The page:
Image similarity with efficientnet

I’m using the efficientnet model and the 1280 vector output for image similarity. It’s working great and from testing is the best model I’ve found with the amount of data that is used.
Sometimes it just does weird things though.
Here are the image in question: Imgur: The magic of the Internet
The first image is the input, the 2nd which should be found and the third one which is actually found as closest.

I’m using a compare script and these are the results of said images:
input against image that should be found (img1 vs img2)

features shape: (1280,)
euclidean: 0.839167594909668
hamming: 1.0
chebyshev: 0.14557853
correlation: 0.36508870124816895
cosine: 0.35210108757019043
minkowski: 0.839167594909668

input against image that is incorrectly returned as closest (img1 vs img3

features shape: (1280,)
euclidean: 0.7945413589477539
hamming: 1.0
chebyshev: 0.11684865
correlation: 0.32784974575042725
cosine: 0.3156479597091675
minkowski: 0.7945413589477539

I’m not understanding how img3 can be closer to the input than the other. It’s working most of the time and this is a weird outlier.
Any ideas how this can be solved?


Was It trained only on your own dataset?

No I’m using pre-trained weights. I would train it but I’m not sure what’s the correct course and the benefit. The image database is only filled with one class, namely stamps, so any classification goes out the window.

You can still use your dataset for metric learning or embedding finetuning. You can use the backbone that you want (also efficientnet).


Thank you very much for your suggestions!
I’ve stumbled upon metric learning before but it went over my head how to implement it in my case. I’ve figured it out now, wasn’t too difficult once it clicked with the link you provided and the tests I’ve done show good results. The distance is much much closer now. Sometimes nearly 0 which is a big win!

I’m still struggling to understand what’s really going on and how this works. From my understanding every layer has weights that can be tuned, in fine-tuning you freeze most of the pre-trained weights. I’m not freezing any right now and I wonder if that’s the best thing to do.
From my intuition I’d freeze every weight but the last one I use, the avg_pool but this one and those before don’t have much weights. I fear I skew the weights too much with my limited data set.
Any suggestions on this or do you think it’s alright?

For reference, I build the model like this:

model = tf.keras.applications.EfficientNetB0(include_top=False, weights=‘imagenet’, pooling=‘avg’)
embeddings = tf.nn.l2_normalize(model.output, axis=-1)
metric_model = EmbeddingModel(model.input, embeddings)

If your dataset is really quite small you could be in a few shot domain.

In that case you can take look at some tips in:

Well it’s not really a small set. I’ll explain:

The goal is to take a camera shot of a real stamp and find a correct lookup in a database that consists of 350k+ unique stamp images.
Most of the results are pretty accurate and good, it could be better though, that’s why I’m looking to further train the model.
For a lot of stamps I have real camera photos, 10-20 or more which I could compile but:
With the metric learning I’m running into the problem that a label is expected and as I technically have over 350k labels I don’t know how to deal with that. In practice, I think metric learning is the right solution but I’m a little stuck right now.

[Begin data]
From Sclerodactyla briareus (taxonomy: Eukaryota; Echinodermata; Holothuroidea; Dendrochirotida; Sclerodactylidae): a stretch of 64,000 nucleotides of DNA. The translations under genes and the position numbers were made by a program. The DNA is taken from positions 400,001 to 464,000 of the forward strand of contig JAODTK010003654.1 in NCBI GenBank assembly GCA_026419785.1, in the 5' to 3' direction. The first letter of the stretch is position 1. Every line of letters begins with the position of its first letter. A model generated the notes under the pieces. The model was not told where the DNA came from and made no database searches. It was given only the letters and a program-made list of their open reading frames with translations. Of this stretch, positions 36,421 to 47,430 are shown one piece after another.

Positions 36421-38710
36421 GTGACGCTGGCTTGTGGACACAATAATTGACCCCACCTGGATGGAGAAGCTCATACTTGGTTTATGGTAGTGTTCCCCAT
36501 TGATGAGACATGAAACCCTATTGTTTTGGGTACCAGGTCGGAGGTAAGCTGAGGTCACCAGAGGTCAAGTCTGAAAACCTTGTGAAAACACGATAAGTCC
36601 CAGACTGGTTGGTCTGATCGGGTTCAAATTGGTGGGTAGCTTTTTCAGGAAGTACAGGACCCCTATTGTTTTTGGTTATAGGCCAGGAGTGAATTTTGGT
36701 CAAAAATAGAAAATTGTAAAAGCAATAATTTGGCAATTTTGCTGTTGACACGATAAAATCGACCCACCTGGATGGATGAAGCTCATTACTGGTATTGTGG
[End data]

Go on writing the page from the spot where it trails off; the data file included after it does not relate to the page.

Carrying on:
If you need to retrieve the image from a real camera picture and you don’t have to much real camera images in the wild in your training dateset you will probably need to care about augmentations.

E.g. See RandAugmentation in:

How should I handle 350k+ classifications? Overall I would need at least 1 million because that’s roughly the count of unique stamps that exist.
If I try with 1 million labels I run into OOM errors. This conceptual problem keeps me from doing any meaningful training.

For the augmentation i was only talking about this:

For a lot of stamps I have real camera photos, 10-20

If you are really going to have a large scale classification problem it is going to be quite similar to the large scale face recognition proposed solutions.

E.g. Glint360K dataset has 360k identities so quite similar to your 350k+ but with other tricks you can scale also to 10M 20M 30M 100M. See:

I see that you are using ImageNet Pre-Trained weights of EfficientNet for Feature Extraction.

From what I see, either or both of the following issues may be contributing to the weird result:

  • The Keras official implementation of EfficinetNet Expects Un-Normalized Inputs in the range of 0-255. So, in case you are normalizing the input images before feeding them into the network, it may lead to issues.

Quote from Documentation:
EfficientNet models expect their inputs to be float tensors of pixels with values in the [0-255] range.
Source: Keras EfficientNet Documentation

  • The alternative issue (and most likely one) is since the network was pre-trained on ImageNet, which does not contain examples similar to your query and target image, it is possible that the feature map for both these images is the same and/or similar, which is leading to the error in distance calculations. A solution, in this case, would be to train/fine-tune your model on your relevant dataset to get a more relevant feature vector.